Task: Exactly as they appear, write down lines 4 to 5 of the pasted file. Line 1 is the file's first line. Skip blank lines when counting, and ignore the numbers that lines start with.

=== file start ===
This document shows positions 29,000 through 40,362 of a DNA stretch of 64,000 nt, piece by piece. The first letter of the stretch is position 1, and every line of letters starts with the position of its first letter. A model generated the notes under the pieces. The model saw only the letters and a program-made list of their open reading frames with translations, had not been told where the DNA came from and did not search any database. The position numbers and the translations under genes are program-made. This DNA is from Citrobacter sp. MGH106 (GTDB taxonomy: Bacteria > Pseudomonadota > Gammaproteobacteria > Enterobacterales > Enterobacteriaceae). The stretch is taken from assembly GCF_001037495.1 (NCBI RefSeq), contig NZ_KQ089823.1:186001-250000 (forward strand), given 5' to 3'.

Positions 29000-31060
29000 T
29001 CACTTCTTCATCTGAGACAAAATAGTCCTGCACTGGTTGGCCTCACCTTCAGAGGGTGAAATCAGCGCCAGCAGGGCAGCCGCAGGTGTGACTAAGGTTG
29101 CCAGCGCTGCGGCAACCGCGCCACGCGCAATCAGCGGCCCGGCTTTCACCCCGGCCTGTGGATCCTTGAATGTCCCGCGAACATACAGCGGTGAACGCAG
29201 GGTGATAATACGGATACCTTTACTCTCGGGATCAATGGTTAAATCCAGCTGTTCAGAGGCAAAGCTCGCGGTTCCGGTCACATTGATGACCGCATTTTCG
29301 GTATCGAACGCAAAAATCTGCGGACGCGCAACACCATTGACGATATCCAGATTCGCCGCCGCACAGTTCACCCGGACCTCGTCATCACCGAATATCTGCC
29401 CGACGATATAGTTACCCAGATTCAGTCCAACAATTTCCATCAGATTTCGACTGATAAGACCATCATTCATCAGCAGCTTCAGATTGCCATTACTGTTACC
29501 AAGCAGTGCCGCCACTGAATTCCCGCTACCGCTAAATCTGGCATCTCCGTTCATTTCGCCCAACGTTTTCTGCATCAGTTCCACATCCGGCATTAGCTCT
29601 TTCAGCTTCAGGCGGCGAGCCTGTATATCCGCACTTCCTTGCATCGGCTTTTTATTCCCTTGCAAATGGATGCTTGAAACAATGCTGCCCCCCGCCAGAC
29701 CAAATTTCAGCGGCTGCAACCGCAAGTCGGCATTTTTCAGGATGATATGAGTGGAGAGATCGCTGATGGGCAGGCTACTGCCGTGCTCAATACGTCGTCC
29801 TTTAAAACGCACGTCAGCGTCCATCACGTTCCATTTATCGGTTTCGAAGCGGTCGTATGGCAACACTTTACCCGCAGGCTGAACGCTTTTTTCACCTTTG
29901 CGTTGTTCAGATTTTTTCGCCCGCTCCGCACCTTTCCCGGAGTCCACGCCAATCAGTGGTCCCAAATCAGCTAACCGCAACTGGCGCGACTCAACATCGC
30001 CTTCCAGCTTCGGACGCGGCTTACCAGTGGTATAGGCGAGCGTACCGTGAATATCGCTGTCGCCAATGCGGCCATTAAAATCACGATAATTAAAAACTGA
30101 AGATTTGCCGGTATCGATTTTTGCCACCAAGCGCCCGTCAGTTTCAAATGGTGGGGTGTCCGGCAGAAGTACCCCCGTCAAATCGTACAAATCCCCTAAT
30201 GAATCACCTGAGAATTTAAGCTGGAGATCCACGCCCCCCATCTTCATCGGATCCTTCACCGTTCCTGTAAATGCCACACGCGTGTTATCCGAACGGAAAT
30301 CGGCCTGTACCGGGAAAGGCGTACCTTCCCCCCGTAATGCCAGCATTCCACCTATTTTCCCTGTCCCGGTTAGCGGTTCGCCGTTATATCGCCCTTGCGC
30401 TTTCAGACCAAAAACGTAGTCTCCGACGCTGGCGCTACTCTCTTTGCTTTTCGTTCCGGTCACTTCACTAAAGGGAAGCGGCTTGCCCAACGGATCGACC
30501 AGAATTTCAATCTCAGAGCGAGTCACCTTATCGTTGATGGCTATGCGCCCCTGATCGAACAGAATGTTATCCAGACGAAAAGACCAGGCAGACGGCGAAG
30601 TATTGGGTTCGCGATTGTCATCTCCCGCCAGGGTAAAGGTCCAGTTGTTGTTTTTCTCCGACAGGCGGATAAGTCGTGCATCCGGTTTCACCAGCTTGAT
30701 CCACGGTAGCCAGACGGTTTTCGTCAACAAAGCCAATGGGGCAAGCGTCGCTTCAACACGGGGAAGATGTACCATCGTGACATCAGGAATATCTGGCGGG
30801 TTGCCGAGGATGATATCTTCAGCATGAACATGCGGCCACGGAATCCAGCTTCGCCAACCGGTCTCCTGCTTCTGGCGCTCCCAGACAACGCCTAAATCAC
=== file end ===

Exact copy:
29001 CACTTCTTCATCTGAGACAAAATAGTCCTGCACTGGTTGGCCTCACCTTCAGAGGGTGAAATCAGCGCCAGCAGGGCAGCCGCAGGTGTGACTAAGGTTG
29101 CCAGCGCTGCGGCAACCGCGCCACGCGCAATCAGCGGCCCGGCTTTCACCCCGGCCTGTGGATCCTTGAATGTCCCGCGAACATACAGCGGTGAACGCAG